6.Stitch the short seams on the neck band together giving you one long band, fold the band in half RS together, and press your band should measure 4cm x 168cm cm, using a 1cm seam stitch together the ends of the band.

7. Clip the corners and turn inside out, press.

8. Fold the back neck of the jacket in half and mark with a pin. Fold the band in half and mark with a pin. Join the jacket and the band together at the point marked by the pins.

9. Continue to pin the band to the jacket. N.B. the band ends 1cm from the hem. Stitch the band to the jacket, start sewing from the middle of the back neck stitching down to the hem of the band, the shoulder seams will need to be pushed forward and pined flat to the front of the jacket.

10. 1Zig zag or over lock this seam. Press.

11. Fold the sleeve in half and mark the middle with chalk or a pin. Lay the kimono flat RS facing up and pin the sleeve to the jacket. The chalk mark or pin must match at the shoulder seam. Repeat with the remaining sleeve. Stitch using a 1 cm seam allowance. Repeat on the remaining sleeve. Zig zag or over lock the seams.

12. With the RS together fold the sleeve in half and pin, making sure the shoulder seams are pushed towards the sleeve. Pin the under arm seam as shown.

13. Pin the side seams together, starting at the cuff and working towards the split, pin 1cm of the split.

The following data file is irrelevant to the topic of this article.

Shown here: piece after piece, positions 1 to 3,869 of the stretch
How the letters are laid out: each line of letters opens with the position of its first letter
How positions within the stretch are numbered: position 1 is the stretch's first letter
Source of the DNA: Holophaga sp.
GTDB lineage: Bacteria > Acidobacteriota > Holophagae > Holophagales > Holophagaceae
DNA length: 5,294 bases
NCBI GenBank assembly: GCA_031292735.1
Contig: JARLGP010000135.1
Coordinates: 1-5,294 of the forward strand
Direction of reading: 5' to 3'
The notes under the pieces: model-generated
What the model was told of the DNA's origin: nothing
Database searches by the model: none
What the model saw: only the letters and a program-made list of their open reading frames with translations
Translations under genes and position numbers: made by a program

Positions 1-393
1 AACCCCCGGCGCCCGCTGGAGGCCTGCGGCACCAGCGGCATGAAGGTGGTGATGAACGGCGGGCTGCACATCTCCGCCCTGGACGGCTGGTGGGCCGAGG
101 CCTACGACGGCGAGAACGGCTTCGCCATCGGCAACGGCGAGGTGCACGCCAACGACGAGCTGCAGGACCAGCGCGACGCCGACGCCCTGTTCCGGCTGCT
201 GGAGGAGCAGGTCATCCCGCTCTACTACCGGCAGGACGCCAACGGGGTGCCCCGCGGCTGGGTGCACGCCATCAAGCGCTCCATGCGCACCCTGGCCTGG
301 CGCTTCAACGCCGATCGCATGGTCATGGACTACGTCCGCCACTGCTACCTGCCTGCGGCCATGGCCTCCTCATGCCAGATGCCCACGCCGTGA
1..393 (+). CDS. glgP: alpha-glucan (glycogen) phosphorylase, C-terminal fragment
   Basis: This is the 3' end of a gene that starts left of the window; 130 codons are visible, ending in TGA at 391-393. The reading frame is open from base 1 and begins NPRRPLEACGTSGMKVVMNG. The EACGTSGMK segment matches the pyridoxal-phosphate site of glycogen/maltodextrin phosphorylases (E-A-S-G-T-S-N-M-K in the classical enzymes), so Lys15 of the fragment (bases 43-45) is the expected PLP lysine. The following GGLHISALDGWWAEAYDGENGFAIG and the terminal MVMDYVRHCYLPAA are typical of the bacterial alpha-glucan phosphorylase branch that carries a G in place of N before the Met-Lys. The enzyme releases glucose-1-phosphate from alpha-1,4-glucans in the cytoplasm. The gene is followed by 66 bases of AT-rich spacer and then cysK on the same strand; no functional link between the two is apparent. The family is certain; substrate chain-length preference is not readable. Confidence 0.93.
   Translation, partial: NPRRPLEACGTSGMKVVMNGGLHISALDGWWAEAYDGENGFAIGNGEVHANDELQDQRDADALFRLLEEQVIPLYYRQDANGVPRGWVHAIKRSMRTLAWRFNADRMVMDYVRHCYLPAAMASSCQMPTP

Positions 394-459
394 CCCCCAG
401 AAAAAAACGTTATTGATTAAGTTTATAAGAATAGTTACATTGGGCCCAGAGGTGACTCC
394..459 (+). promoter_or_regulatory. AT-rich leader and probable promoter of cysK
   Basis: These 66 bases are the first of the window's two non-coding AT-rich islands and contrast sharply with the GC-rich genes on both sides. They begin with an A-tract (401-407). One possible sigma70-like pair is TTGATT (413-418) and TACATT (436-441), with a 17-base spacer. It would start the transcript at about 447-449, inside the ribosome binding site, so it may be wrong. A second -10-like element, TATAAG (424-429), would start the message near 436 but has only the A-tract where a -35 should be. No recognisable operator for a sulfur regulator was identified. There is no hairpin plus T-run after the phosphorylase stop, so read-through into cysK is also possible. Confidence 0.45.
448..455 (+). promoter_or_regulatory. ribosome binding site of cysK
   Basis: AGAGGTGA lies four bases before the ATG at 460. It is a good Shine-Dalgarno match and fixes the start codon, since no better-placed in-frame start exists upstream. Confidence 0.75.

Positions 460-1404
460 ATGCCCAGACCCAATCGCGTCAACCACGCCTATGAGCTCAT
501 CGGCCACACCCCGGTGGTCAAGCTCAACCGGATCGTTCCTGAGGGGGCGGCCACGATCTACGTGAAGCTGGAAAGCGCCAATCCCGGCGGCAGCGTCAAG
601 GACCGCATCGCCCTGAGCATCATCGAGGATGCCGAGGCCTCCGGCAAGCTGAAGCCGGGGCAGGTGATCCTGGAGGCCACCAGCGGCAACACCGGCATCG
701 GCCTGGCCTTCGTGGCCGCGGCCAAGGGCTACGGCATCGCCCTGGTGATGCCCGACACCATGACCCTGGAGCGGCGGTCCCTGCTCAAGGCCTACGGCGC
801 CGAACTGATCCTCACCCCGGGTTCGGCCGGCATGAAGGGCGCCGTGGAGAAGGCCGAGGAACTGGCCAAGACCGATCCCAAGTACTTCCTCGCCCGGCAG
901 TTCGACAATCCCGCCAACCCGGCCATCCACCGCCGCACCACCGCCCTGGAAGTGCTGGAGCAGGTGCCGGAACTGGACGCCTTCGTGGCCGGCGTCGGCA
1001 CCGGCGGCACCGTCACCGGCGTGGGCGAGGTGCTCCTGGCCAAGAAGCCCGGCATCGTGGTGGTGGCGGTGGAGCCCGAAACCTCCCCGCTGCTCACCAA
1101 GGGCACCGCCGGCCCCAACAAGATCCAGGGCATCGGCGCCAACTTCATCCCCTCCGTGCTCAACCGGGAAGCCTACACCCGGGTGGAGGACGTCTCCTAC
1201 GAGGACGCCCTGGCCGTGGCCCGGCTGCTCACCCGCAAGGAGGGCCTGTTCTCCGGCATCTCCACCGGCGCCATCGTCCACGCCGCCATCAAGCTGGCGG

14. Start sewing from the raw edge of the sleeve, stitching over the seam you made to join the shoulder to the jacket. Stop, leave your needle in the fabric, lift up the foot, and swivel the jacket around until you are able to sew the side seam. Continue sewing the side seam until you reach the split, stitch only 1cm into the split.Repeat on the remaining side. Over lock or zig zag the seams, the split shaping and the hems.

15. press the splits back for 3.5cm. pin

16. Fold the splits RS facing and pin as shown. Stitch across this 3.5cm edge taking a 1cm seam allowance.

17. Turn the split inside out and press. Pin the split and continue pinning taking a 1cm hem on the end of the kimono.

Following the diagram, starting at the front edge of the hem stitch along the hem , up the side of the split , but not close to the fold edge, stitch close to the neatened edge. Across the top of the split and down the opposite side, continue and repeat on the remaining side.

18. Making the cuff. With RS together fold the cuff in half and stitch the short seams together, press the seam flat. Fold the cuff in half RS together and press as shown in the image.

19. Attach the cuff to the sleeve. With the RS of the sleeve facing, slip the cuff onto the sleeve. Match the seams and pin the 3 raw edges together. Stitch the 3 layers together using a 1cm seam allowance. Zig zag or over lock, press. Repeat on the remaining side.

Trim any loose threads, press and CELEBRATE.

CONGRATULATIONS your have just made an awesome Betty Kimono.

#freetutorialandpatternforakimono #Tutorialforamidilengthkimono

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Contact Sarah

 Tel: 07581028706

sarah@sewretro.co.uk